Monday, July 25, 2011


*Burdock (Arctium lappa)

*Hardy biennial plant
*Can grow up to 8 feet tall (usually around 4 feet tall)
*Dies down in winter

Parts Used: 
*Roots and seeds
*One source said can use leaves as well

*Moist, humus-rich soil
*Full sun (but tolerates light shade)

*propagate from seed in spring or late fall
*soak the seeds overnight in warm water before sowing, then lightly cover with soil

*Keep the soil moist and weed regularly especially when the plants are young.
*Remove the flowers and burrs to promote root growth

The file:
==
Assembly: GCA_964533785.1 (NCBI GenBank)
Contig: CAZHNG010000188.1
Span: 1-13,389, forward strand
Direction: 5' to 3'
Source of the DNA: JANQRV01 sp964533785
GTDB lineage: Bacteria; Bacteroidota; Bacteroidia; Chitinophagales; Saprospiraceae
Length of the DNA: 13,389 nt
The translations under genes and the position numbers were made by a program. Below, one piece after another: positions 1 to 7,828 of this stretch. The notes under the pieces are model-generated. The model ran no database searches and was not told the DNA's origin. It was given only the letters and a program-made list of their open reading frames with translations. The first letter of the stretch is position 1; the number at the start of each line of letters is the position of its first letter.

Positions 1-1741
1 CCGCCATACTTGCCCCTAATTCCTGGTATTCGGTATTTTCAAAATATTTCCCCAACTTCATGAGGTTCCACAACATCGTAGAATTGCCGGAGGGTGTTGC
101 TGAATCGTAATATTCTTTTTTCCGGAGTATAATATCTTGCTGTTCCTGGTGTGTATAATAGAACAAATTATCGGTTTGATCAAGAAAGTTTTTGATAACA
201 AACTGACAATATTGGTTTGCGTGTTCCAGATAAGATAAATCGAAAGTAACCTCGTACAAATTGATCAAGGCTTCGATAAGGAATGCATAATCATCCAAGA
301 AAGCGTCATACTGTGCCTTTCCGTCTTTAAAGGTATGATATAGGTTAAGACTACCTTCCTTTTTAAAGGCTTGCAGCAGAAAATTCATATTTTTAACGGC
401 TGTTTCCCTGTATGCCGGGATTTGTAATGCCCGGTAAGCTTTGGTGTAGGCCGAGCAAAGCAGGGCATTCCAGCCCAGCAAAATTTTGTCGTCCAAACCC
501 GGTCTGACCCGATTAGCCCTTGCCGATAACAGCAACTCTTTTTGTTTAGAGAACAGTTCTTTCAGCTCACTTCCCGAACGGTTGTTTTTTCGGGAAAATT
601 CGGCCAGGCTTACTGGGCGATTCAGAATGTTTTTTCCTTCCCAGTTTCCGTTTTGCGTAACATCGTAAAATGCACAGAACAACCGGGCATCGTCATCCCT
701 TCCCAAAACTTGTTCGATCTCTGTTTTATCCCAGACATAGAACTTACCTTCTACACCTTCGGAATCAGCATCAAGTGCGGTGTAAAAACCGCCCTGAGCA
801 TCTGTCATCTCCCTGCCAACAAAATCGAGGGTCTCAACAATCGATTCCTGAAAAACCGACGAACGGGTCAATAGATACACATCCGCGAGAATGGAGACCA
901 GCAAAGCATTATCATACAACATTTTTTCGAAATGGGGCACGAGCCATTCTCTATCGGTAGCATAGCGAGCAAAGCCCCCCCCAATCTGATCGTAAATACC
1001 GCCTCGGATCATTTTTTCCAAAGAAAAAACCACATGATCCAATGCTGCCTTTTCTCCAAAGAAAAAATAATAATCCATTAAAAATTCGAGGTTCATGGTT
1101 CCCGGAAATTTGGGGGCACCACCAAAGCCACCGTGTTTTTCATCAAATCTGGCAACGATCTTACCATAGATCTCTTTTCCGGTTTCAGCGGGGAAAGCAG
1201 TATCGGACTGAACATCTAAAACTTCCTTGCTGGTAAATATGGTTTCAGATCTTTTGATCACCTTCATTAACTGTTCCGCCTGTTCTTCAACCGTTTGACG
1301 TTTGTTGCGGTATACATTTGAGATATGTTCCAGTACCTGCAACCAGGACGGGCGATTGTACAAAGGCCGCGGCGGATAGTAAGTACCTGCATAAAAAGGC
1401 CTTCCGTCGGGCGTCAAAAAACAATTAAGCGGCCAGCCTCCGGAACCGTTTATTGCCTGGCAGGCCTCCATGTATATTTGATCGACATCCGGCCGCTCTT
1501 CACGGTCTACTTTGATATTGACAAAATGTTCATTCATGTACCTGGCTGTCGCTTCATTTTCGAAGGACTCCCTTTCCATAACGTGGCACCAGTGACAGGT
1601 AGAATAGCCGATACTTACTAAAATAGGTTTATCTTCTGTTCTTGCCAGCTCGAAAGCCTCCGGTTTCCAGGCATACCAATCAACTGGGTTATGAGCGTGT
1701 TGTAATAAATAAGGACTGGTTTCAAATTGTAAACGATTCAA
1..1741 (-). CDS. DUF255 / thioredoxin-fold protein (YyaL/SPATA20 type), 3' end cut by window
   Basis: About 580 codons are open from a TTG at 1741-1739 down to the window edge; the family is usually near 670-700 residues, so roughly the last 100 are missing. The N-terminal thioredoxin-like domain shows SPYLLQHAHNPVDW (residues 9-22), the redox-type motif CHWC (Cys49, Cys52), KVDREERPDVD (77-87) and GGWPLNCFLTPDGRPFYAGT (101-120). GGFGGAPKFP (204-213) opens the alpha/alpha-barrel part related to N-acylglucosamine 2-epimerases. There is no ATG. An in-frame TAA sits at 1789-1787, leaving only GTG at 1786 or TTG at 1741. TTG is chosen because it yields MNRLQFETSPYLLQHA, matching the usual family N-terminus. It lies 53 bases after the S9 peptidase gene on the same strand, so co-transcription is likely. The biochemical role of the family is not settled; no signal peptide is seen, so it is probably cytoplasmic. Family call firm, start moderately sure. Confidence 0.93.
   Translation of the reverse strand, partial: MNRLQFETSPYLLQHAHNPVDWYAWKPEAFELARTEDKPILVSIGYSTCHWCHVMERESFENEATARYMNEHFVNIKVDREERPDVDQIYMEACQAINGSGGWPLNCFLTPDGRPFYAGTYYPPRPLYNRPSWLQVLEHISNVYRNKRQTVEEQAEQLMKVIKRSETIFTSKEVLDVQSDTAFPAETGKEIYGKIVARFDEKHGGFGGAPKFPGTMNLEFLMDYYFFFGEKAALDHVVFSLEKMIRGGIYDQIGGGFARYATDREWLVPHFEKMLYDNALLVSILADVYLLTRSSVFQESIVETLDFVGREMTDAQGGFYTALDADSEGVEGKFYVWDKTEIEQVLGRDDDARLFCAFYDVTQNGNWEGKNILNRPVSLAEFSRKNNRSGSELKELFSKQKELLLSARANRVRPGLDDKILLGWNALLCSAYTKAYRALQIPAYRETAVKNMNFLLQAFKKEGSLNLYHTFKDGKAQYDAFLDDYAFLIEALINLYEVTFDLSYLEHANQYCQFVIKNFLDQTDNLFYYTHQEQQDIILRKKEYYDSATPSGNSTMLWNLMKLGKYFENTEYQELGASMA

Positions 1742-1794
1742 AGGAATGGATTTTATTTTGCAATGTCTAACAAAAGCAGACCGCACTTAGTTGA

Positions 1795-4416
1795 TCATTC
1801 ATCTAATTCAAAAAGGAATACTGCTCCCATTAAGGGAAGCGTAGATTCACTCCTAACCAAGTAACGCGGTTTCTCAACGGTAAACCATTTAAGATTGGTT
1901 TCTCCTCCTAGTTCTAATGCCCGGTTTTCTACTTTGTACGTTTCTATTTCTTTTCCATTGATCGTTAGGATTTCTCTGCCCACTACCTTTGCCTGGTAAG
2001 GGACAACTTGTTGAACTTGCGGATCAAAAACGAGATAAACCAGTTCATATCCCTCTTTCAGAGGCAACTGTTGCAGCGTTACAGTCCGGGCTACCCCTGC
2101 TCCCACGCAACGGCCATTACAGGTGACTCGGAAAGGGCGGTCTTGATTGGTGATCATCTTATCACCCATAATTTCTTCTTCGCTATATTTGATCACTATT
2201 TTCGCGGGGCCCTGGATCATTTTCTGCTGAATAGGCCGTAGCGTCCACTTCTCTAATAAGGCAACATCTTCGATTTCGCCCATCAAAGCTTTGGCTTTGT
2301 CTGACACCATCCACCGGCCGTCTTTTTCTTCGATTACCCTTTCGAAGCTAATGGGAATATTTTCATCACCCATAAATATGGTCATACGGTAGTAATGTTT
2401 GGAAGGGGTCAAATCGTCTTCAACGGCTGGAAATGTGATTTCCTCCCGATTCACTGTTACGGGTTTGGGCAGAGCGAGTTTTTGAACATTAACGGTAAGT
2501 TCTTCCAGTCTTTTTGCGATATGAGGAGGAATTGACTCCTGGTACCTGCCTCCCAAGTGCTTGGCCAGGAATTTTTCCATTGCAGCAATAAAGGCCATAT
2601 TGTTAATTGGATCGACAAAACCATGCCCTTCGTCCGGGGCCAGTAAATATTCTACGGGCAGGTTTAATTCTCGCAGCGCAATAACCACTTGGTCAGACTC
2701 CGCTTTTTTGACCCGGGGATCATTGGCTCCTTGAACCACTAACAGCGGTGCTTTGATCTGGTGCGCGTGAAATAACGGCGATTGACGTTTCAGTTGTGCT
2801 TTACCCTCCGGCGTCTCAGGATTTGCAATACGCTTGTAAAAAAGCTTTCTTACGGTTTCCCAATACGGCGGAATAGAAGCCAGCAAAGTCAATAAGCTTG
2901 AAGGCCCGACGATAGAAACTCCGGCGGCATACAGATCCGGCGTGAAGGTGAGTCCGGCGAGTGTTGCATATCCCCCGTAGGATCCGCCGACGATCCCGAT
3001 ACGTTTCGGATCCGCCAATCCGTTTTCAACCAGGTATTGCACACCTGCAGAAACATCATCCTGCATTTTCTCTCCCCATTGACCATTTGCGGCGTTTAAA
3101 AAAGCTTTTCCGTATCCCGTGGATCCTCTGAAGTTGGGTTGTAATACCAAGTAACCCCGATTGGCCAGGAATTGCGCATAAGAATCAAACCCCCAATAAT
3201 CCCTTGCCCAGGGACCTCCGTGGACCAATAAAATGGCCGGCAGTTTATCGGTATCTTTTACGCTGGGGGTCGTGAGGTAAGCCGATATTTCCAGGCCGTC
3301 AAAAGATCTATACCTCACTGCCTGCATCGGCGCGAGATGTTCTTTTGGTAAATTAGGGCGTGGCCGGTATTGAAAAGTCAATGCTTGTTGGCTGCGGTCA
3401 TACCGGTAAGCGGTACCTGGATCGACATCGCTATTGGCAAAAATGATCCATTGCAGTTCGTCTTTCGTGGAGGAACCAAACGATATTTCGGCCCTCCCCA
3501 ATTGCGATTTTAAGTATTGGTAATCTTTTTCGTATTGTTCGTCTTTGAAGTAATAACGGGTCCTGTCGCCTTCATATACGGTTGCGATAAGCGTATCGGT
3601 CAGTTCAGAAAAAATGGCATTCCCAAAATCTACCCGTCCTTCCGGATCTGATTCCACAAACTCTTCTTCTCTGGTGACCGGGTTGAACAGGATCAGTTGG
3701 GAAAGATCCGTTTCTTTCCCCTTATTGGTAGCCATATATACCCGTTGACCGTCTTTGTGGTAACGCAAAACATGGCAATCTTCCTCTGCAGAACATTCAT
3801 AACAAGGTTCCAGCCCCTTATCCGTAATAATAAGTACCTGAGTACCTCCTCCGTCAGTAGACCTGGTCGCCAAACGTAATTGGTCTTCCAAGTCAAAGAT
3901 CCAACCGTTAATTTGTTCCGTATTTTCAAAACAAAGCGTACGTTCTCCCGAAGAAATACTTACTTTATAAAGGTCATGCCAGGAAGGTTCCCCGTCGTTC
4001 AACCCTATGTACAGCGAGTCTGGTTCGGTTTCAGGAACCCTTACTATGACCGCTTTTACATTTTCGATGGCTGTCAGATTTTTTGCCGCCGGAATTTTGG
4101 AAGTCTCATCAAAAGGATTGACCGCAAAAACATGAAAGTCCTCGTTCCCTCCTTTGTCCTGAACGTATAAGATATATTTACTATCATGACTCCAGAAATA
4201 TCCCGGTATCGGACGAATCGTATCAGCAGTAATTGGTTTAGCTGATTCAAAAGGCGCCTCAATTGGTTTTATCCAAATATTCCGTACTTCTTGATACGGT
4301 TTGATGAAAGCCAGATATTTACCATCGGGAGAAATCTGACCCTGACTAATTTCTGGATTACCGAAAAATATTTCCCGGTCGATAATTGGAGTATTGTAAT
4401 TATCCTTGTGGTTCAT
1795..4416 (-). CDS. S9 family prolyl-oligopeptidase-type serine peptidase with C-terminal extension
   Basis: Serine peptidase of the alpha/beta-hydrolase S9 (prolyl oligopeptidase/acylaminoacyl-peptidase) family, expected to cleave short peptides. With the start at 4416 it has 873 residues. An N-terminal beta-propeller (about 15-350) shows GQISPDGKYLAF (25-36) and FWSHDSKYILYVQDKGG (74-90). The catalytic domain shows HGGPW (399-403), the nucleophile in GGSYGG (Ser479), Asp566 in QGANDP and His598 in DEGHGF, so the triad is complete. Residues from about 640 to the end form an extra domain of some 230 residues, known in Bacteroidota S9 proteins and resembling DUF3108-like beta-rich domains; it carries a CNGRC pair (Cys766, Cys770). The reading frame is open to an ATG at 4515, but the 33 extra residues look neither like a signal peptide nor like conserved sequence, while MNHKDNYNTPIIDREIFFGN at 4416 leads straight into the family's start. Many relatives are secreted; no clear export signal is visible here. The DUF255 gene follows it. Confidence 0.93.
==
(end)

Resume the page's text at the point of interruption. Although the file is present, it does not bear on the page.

*Lift roots in the fall, about 100 days after planting and when the roots are at least 1 foot in length
*For medicinal purposes, dry the roots
*According to one source, you can use the leaves and young shoots for cooking (as a salad vegetable)
*According to some sources, Japanese and Korean cultures eat the roots as vegetables as well
*The seed burrs may be picked in the fall of their second year to replant for the next crop

*Parts used: Roots
*This plant is a blood purifier and also stimulates the body's eliminatory channels (lymphatic, digestive, urinary)
*Also used for inflammatory skin and joint problems
*Over a long period of use, it can clear up dry skin and improve psoriasis
*Good for nutrients, the blood, kidneys, skin, and digestion

For additional information, see references and warnings

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